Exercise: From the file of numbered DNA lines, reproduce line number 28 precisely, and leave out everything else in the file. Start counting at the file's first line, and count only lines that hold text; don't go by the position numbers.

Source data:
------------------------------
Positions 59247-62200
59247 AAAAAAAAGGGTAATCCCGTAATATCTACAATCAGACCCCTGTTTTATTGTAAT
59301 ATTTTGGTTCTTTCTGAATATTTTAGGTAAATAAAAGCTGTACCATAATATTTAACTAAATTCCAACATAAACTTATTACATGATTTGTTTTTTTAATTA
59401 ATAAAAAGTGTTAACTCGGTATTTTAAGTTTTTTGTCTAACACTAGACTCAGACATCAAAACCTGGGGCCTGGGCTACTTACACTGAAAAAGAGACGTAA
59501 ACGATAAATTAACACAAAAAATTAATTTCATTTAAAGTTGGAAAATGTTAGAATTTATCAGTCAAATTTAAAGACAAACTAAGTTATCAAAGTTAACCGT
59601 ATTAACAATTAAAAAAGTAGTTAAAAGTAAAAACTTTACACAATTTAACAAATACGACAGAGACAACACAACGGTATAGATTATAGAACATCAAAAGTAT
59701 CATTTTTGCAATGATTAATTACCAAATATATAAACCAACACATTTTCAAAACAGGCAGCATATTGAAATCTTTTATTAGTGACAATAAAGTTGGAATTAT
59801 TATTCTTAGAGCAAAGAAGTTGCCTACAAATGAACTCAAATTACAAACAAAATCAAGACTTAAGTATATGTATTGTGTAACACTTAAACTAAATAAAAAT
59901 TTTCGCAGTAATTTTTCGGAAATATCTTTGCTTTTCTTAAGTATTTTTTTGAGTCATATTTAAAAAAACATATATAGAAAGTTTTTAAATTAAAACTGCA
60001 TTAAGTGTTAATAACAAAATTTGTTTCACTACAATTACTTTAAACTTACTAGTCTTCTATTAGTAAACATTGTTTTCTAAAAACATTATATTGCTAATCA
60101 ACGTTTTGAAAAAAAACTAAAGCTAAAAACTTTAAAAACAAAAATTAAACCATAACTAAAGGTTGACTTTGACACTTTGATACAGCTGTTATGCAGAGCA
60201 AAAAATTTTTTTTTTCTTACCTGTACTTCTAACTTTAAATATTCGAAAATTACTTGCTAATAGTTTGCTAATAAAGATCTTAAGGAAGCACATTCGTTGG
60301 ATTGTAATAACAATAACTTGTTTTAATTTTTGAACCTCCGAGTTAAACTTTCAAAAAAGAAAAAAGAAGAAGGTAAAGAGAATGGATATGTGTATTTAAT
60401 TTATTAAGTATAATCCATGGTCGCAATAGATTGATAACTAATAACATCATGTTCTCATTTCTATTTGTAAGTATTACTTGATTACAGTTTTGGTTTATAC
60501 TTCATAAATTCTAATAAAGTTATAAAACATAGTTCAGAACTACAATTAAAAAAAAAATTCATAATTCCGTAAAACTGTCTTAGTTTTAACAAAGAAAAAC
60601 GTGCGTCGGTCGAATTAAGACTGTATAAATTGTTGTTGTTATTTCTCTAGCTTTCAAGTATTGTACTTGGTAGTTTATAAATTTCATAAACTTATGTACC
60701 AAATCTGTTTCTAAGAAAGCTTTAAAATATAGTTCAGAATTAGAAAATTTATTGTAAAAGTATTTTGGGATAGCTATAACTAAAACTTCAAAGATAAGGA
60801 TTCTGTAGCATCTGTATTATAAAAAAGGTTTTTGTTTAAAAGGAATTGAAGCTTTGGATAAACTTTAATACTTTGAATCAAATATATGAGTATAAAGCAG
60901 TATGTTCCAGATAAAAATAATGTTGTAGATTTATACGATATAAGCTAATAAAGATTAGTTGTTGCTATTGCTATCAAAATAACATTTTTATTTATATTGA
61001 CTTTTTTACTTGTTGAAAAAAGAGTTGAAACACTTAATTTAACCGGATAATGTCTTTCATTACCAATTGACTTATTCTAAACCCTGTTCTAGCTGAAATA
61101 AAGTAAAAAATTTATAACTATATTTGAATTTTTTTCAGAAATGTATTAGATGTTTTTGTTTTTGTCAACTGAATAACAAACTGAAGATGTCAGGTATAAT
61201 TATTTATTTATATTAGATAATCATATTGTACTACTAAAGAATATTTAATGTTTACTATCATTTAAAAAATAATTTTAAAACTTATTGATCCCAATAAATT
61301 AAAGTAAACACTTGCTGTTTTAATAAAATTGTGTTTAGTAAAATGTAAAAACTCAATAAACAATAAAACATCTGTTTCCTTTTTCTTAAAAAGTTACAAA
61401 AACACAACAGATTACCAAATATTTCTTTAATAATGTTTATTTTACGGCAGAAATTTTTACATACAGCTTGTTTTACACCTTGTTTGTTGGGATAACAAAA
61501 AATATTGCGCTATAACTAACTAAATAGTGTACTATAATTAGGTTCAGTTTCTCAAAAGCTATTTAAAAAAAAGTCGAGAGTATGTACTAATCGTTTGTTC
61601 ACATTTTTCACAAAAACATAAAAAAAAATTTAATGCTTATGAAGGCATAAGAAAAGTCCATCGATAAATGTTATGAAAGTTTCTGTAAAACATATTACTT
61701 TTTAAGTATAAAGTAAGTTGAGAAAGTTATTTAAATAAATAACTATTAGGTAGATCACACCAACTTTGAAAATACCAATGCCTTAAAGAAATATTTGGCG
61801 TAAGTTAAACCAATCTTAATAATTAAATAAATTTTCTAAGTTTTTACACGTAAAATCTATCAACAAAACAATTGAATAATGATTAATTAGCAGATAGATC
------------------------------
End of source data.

61801 TAAGTTAAACCAATCTTAATAATTAAATAAATTTTCTAAGTTTTTACACGTAAAATCTATCAACAAAACAATTGAATAATGATTAATTAGCAGATAGATC